9th October : 3.30, United Reformed Church, West Princes Street, Helensburgh


St Andrew and the Emperor Constantine

Dr Michael T. R. B Turnbull


Dr Turnbull has held Visiting Fellowships at the Institute for Advanced Study of the Humanities and at New College, both University of Edinburgh, and has been awarded two Scottish Arts Council Writers bursaries, a Glenfiddich Living Scotland Award, and a Sir Winston Churchill Memorial Fellowship. He has also worked as a presenter, interviewer and actor for BBC Radio Scotland. He is a trustee of the Scottish Flag Trust based at Athelstaneford, which is linked to the Saltire society.

He is author of 20 books, with his latest the second edition of Saint Andrew: Myth, Legend and Reality1. His talk will concentrate on linksbetween the Battle of Athelstaneford in East Lothian (dated 832 AD) where the St Andrews cross (Saltire) flag was traditionally adopted, and the Battle of Milvian Bridge outside Rome on 28 October 312 AD, was won by the Roman emperor Constantine and associated with his conversion to Christianity. There was a legendary king of Britain, three kings of Alba and even a St Constantine, all named after the Emperor Constantine, presumably because the political stability of his status was widely admired. The Emperor himself campaigned against the Picts in 305 AD before being acclaimed Roman Emperor at York on his father's death in 306 AD. This discussion will offer new insights into a derivation of the Saltire from the Emperor Constantine's worship of the sun god Sol as a Christian light-feature.

1 Publishers’ information:

Michael T.R.B. Turnbull, 2015, Saint Andrew: Myth, Legend and Reality (2nd Edition). Castle Douglas: Neil Wilson Publishing Ltd. http://www.nwp.co.uk/ISBN 978-1-906000-78-3Saint Andrew and the Saltire have contributed much to the culture and identity of Scotland over the centuries. As early expressions of commercial and intellectual dynamism, communication and diplomatic skills they encouraged Scots to seek and develop closer ties with Europe. Not only are the Saint and the Saltire venerated mechanisms of reconciliation for the diverse strands of Scottish society, the author argues that they also offer a potent opportunity for commercial expansion in the future. This book brings the story of the country's Patron Saint bang-up-to-date and incorporates many of the opinions of Scotland's most influential people as well as worldwide reports from the many Scots who celebrate Saint Andrew's Day on 30th November.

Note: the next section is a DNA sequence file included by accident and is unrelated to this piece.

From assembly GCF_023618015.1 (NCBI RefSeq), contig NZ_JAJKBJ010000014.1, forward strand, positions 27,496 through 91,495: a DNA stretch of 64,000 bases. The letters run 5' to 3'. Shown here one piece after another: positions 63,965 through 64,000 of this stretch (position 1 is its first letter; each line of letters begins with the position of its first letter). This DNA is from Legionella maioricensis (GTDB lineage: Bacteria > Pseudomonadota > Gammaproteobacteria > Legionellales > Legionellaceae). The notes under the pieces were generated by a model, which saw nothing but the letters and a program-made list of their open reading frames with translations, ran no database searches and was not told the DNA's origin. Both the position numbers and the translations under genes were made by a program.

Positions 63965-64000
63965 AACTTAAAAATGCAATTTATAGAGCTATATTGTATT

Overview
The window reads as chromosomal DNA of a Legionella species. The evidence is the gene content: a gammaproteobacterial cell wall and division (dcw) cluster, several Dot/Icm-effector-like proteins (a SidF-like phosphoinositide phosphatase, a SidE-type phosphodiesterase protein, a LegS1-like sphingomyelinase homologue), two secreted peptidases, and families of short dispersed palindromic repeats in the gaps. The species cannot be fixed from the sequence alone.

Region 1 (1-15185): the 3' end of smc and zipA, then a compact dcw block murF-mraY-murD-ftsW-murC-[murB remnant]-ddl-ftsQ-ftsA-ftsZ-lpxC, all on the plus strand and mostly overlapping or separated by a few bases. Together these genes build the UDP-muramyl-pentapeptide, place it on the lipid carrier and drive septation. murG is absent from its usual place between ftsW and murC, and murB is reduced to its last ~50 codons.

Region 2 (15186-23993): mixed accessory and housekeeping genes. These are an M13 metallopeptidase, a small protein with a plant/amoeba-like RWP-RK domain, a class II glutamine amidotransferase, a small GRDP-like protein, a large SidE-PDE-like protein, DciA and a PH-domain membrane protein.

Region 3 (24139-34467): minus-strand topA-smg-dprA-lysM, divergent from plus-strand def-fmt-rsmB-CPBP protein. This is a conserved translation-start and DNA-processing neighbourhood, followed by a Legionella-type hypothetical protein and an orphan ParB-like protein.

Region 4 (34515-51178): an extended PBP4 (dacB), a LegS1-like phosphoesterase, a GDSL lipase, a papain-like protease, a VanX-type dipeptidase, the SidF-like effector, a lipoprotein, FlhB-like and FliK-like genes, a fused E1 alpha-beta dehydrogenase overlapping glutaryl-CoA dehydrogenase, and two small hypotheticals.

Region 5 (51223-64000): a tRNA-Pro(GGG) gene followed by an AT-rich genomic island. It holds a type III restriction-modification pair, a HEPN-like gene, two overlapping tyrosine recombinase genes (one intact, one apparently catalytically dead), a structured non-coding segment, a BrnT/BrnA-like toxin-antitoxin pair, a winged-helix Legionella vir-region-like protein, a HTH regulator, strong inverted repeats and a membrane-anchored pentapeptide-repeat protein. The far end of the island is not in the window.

13h November: 3.30, United Reformed Church, West Princes Street, Helensburgh

2015 – Scotland’s Year of Food and Drink

Fiona Richmond, Project Manager, Scotland Food & Drink


2015 is designated Scotland’s Year of Food and Drink,a celebration of the country’s outstanding natural larder. From artisan cheeses and world-renowned whiskies, to succulent seasonal berries, Scotch Beef, Arbroath Smokies and oat products, Scotland has a wealth of delicious produce made by dedicated producers.


Fiona will outline some of the year’s highlights, from events, festivals and food tourism projects, touching on the wider ambitions to continue the task of developing Scotland’s reputation as a Land of Food and Drink and the industry’s continued success.


This is particularly important as Scotland aims to become a Good Food Nation, and tackle the paradox between the country’s excellent produce on the one hand and poor health record on the other.


Fiona will also share her own culinary heritage, too, and encourage us all to treasure our food memories and build a positive food culture in Scotland.


To mark Hearty & Heart-warming month, some tasty samples will be on offer to enjoy too!



0131 335 0940

@fionarichmond8 @Eat_Scottish




11h December: 3.30, United Reformed Church, West Princes Street, Helensburgh

'Bring hither the fatted coo.' How the Glasgow accent is changing

This talk presents some findings from a project looking at how the Glasgow accent has changed (or not). The Sounds of the City project http://soundsofthecity.arts.gla.ac.uk/ has collected a large electronic corpus of texts and speech which enables us to carry out fine-grained analysis of speech, and to track variation and change over time. In this talk, we look at Glaswegian across the span of the 20th century, by considering an additional set of recordings, the Berliner Lautarchiv collection, which were made in German Prisoner of War camps during World War I. We find that some aspects of the accent are indeed showing subtle changes over time, though how fast change progresses varies according to the sound undergoing change.